Harris runs the 392nd combat training squadron, which designs training exercises for the Space Force. His unit had been in the Air Force, but since the stand up, they’ve been able to focus directly on the Space Force’s mission of defending military assets in space, Harris said.
“It’s exposed some gaps that we didn’t know we had,” he said. “The threats against our nation have grown in scope and complexity over the years, particularly with space.”
But that doesn’t necessarily mean military members will be leaving earth.
“Guardians won’t go to space, certainly not anytime soon anyway," Bratton said.
Space Force’s stand up also means the existing service branches are shifting to recognize how the military’s technology beyond the planet’s atmosphere affects what they do.
The Air Force Academy recently revamped its labs that teach every cadet how the six service branches complement each other. The facility includes updated flight simulators that resemble the controls in a cockpit, new computers, and software that now also presents scenarios set in outer space.
It’s part of how the Academy is adjusting to meet what the Space Force needs, said Maj. Catherine Brewer, an instructor.
“We put out a bunch of great pilots from the Air Force Academy,” she said. “But we also need to focus on future operations, disruptive technologies, a lot of which are going to come from the space area.”
It’s valuable information for all cadets, regardless if they want to be a guardian, said cadet Parker Ashlock. He intends to become an Air Force pilot after he graduates from the Academy this year.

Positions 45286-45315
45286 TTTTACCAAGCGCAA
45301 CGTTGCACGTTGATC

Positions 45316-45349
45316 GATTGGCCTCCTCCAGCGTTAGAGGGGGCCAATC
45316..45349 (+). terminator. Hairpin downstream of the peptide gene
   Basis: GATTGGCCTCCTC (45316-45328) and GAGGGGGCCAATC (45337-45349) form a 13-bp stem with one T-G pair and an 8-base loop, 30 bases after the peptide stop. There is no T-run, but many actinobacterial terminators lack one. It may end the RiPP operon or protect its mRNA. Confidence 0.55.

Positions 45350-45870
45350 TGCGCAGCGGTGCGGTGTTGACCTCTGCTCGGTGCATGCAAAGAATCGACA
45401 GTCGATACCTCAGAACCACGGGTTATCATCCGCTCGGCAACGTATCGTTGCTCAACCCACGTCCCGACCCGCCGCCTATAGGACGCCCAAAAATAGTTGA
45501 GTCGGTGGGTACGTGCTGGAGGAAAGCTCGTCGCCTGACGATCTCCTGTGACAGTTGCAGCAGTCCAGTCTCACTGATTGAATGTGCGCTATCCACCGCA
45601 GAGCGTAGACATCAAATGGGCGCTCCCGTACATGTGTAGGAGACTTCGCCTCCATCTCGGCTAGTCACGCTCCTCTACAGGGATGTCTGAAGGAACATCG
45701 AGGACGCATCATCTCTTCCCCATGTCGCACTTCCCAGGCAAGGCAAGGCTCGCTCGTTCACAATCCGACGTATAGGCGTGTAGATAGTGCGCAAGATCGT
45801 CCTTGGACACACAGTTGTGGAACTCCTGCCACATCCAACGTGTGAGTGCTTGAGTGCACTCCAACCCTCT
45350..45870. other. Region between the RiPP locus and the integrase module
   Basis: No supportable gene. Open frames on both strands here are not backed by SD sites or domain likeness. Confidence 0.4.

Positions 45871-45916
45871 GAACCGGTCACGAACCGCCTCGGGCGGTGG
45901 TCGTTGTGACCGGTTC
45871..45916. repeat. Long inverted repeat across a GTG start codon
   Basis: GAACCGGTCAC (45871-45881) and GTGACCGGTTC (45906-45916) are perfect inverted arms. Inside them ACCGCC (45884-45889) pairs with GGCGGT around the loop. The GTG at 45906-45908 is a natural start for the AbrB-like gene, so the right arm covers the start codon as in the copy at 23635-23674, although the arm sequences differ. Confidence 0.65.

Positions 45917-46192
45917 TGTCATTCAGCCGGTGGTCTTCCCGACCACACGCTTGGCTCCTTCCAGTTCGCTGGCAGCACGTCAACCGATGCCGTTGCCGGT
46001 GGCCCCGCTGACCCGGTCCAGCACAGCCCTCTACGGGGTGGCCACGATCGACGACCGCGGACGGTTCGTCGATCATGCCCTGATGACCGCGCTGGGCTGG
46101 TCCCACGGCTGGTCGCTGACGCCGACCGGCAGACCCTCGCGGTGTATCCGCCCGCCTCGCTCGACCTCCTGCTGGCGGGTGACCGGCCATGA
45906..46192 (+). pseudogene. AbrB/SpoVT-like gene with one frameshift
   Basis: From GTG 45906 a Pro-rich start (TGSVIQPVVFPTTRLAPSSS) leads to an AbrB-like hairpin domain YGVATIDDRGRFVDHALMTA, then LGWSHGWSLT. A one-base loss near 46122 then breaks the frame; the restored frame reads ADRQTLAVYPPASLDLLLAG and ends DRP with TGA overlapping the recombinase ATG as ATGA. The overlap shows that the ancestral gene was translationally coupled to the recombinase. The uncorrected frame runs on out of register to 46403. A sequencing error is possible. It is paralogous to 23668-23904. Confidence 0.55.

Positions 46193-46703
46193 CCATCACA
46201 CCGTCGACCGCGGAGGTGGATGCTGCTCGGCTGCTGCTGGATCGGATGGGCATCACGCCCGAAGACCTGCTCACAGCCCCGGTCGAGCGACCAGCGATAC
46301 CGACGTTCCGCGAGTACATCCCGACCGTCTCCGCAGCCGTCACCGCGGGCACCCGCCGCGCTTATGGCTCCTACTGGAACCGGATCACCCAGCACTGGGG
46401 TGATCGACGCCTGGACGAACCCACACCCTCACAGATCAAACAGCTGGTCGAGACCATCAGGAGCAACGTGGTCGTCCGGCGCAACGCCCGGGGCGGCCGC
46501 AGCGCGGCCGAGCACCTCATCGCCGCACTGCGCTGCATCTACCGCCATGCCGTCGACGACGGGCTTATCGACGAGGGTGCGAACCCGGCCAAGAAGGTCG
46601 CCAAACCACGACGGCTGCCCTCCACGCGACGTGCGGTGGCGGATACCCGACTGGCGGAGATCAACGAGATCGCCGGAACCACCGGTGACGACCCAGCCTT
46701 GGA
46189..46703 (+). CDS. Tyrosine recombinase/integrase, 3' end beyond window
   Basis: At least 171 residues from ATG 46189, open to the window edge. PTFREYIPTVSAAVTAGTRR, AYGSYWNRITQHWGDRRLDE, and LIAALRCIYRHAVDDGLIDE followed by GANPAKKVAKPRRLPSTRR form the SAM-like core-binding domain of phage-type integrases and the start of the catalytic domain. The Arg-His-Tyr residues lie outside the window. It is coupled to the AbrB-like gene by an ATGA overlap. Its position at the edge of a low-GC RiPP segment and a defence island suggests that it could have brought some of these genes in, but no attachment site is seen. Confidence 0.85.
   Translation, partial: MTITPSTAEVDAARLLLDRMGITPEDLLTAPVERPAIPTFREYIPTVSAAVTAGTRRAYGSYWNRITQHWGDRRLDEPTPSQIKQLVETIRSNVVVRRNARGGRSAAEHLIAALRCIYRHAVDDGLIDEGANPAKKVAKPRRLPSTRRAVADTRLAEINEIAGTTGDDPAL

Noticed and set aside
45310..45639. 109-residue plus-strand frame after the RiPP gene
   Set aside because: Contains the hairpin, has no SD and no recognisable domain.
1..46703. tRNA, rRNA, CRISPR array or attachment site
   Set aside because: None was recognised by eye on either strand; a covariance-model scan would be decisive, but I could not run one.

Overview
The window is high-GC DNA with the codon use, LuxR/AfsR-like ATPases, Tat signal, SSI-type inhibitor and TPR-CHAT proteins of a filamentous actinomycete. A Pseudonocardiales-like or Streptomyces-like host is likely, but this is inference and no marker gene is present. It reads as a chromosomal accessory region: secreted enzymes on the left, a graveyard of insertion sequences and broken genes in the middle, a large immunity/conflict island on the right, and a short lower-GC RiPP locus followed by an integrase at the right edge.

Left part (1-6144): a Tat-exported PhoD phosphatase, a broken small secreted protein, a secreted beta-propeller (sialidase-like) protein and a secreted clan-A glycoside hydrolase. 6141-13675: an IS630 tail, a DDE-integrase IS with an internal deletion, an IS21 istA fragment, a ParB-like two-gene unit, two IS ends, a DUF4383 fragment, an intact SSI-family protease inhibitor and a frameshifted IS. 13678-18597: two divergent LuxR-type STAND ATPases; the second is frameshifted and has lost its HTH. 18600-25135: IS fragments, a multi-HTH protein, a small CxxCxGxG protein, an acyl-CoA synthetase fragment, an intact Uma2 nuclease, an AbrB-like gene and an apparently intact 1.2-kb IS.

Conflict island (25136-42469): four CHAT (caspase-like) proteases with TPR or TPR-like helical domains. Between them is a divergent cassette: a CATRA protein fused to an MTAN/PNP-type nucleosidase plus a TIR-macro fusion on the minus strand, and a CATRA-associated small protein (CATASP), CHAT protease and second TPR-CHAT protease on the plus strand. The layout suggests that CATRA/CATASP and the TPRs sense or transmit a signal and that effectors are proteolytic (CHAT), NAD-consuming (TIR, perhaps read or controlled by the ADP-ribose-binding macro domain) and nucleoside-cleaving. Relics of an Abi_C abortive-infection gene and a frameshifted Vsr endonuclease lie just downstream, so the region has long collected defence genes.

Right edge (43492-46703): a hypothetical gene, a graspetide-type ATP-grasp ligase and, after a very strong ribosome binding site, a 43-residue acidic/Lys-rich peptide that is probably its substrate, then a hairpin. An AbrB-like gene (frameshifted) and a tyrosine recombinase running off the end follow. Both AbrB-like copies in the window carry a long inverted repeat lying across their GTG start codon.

“Even if we go into a job that doesn’t necessarily have space in the title, space still touches it,” Ashlock said. “We’re going to be working with our guardian counterparts wherever we are.”
For other cadets, the exposure to space concepts fundamentally changed their trajectory in the military. Cadet David Jovanni Garcia oscillated between becoming a pilot or an astronautical engineer in the Space Force.
“I’ve been blessed with having the opportunity to do both,” he said. “But I came to a realization that I’ll be limited to the machine. Yes I’ll be able to fly and do crazy maneuvers with it, but what can I do to try and affect the engineering process. ”
Cadet Kaitlin Roberts was in a similar position choosing between being a pilot or working with satellites.
“It was a hard battle to choose between the two,” she said. “But ultimately I was thinking I’m going to spend my pilot career just waiting to get back into the space industry. Might as well just stay in and see what I can do.”
That kind of enthusiasm for outer space runs throughout the new force.
“It’s rocket science, so there’s always more we can learn,” said Capt. Perry Vanzandt.
But it’s something that hasn’t penetrated the public consciousness yet mostly because of Space Force’s age and size, Bratton said.
“It’s just so small compared to the other services,” he said. “There’s only a handful of bases, so unless you live in proximity to one of those, you don’t generally encounter someone.”
That's more likely in Colorado than in much of the rest of the country; in recent years the military installations at Peterson, Buckley and Schriever have all been renamed as Space Force bases.
The new branch is growing, looking to add hundreds more military and civilian members this year.
And while the Netflix show may be no more, the satirical image it was built on will probably remain, Dorminey said.
“All the other services have been subject at one time or another to some satirical reference,” he said. “I think it’s valuable to be able to laugh at yourself a bit, but that does not detract from the seriousness of the business that we do.”
This story was produced by Eric Schmid of St. Louis Public Radio for the American Homefront Project, a public media collaboration that reports on American military life and veterans. Funding comes from the Corporation for Public Broadcasting.